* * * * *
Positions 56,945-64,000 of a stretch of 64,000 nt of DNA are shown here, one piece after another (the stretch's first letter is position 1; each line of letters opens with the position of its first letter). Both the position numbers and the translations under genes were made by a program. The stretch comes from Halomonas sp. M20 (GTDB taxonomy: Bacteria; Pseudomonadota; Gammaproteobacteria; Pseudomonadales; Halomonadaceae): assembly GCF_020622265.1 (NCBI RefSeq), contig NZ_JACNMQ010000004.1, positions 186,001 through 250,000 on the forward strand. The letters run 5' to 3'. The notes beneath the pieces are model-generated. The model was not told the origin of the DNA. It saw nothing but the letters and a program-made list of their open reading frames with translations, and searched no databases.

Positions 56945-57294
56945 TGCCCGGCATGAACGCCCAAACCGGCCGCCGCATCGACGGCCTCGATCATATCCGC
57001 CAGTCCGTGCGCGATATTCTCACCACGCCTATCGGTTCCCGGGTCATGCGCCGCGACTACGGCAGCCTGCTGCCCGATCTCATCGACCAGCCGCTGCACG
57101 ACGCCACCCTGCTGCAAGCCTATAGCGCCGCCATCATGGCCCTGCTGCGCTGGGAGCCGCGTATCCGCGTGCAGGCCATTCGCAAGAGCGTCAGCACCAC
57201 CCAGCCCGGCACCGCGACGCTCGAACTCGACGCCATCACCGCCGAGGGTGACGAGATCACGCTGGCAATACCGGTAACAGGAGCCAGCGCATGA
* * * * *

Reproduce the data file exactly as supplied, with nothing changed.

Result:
Positions 56,945-64,000 of a stretch of 64,000 nt of DNA are shown here, one piece after another (the stretch's first letter is position 1; each line of letters opens with the position of its first letter). Both the position numbers and the translations under genes were made by a program. The stretch comes from Halomonas sp. M20 (GTDB taxonomy: Bacteria; Pseudomonadota; Gammaproteobacteria; Pseudomonadales; Halomonadaceae): assembly GCF_020622265.1 (NCBI RefSeq), contig NZ_JACNMQ010000004.1, positions 186,001 through 250,000 on the forward strand. The letters run 5' to 3'. The notes beneath the pieces are model-generated. The model was not told the origin of the DNA. It saw nothing but the letters and a program-made list of their open reading frames with translations, and searched no databases.

Positions 56945-57294
56945 TGCCCGGCATGAACGCCCAAACCGGCCGCCGCATCGACGGCCTCGATCATATCCGC
57001 CAGTCCGTGCGCGATATTCTCACCACGCCTATCGGTTCCCGGGTCATGCGCCGCGACTACGGCAGCCTGCTGCCCGATCTCATCGACCAGCCGCTGCACG
57101 ACGCCACCCTGCTGCAAGCCTATAGCGCCGCCATCATGGCCCTGCTGCGCTGGGAGCCGCGTATCCGCGTGCAGGCCATTCGCAAGAGCGTCAGCACCAC
57201 CCAGCCCGGCACCGCGACGCTCGAACTCGACGCCATCACCGCCGAGGGTGACGAGATCACGCTGGCAATACCGGTAACAGGAGCCAGCGCATGA